Damages in Product Liability cases
If you are injured because of a defective product, you may be entitled to recover both economic and non-economic damages. Economic damages include such items as health care costs (both past and future), lost wages (both past and future) and expenses associated with property damage caused by the defective product. Non-economic damages, which are often the most significant part of a product liability recovery, include such items as pain and suffering and loss of enjoyment of life. Finally, if the defendant is determined to have been engaged in intentional misconduct or to have been grossly negligent, the Court may award punitive damages to punish the defendant.
The U.S. Consumer Product Commission had reported the recall of over 5,000 different types of products. The Commission maintains a searchable directory of these recalls on its website at http://www.cpsc.gov/cpscpub/prerel/prerel.html
The National Highway Traffic Safety Administration compiles similar information regarding the recall of motor vehicles and motor vehicle components (such as tires) at http://www.nhtsa.gov/Vehicle+Safety/Recalls+&+Defects
. Over 89,000 recalls have been reported since 1966.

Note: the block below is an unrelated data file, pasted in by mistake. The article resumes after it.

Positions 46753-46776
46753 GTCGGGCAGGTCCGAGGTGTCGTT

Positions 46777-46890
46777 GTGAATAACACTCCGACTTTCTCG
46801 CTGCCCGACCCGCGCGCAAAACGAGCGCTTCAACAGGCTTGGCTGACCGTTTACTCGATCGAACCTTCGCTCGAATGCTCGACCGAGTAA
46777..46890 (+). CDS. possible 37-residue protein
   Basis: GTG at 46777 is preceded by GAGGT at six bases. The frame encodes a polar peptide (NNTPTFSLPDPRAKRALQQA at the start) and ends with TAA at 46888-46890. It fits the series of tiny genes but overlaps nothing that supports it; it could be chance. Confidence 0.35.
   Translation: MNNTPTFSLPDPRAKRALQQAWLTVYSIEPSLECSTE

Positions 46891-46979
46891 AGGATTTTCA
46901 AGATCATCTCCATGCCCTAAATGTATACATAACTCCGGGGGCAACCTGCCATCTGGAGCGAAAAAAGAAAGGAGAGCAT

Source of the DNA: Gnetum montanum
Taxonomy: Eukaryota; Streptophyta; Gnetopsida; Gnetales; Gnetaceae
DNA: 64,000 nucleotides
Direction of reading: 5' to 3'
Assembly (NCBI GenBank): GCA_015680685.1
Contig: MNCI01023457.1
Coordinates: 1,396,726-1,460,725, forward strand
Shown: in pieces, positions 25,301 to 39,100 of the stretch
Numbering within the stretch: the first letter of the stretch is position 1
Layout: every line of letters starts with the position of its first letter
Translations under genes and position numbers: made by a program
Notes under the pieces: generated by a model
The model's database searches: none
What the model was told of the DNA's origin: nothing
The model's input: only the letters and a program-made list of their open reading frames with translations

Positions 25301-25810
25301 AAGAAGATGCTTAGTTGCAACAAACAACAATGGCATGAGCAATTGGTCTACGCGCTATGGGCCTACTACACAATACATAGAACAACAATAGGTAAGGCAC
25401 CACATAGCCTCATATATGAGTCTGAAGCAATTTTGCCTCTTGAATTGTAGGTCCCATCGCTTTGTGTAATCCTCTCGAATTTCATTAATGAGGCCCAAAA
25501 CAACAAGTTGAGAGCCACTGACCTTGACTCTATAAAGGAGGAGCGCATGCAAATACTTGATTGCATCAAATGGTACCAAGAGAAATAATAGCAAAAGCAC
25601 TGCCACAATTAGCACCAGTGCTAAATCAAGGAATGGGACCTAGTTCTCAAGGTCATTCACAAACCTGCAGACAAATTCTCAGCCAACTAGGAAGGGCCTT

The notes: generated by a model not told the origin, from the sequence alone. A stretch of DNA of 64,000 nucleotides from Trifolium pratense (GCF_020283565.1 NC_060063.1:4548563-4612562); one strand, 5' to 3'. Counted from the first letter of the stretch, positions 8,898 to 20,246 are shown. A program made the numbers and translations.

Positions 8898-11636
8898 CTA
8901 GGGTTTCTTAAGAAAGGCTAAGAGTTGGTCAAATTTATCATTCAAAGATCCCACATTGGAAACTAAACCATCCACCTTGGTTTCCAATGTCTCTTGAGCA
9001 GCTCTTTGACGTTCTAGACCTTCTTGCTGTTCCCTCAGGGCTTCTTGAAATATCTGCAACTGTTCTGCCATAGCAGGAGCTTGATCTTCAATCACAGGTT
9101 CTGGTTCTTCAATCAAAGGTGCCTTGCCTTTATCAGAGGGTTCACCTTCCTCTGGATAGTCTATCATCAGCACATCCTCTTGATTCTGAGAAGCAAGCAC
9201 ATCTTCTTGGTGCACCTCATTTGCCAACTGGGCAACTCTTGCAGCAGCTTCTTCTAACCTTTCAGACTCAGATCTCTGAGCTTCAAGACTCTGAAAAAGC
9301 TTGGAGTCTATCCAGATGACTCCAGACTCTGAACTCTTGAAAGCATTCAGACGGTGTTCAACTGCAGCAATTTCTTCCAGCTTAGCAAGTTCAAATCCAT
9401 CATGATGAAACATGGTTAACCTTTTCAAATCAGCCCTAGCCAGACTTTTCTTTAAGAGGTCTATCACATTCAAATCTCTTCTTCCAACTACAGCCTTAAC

The U.S. Food & Drug Administration’s Food Safety and Inspection Service reports food recall information at http://www.fda.gov/AboutFDA/ContactFDA/StayInformed/RSSFeeds/Recalls/rss.xml
The U.S. Department of Agriculture reports food recalls at http://www.fsis.usda.gov/Fsis_Recalls/Open_Federal_Cases/index.asp
Other government agencies, such as the Environmental Protection Agency and the U.S. Coast Guard, also are involved in recalling dangerous products. A valuable compilation of recall databases for all of the above agencies can be found at http://www.recalls.gov/
. However, the above sites address only a fraction of the total number of potentially defective products, as they only cover products whose flaws have already come to the attention of manufacturers and involved serious enough concerns about safety to mandate a recall.
We are regularly identifying products that are of particular concern to us, such as the following: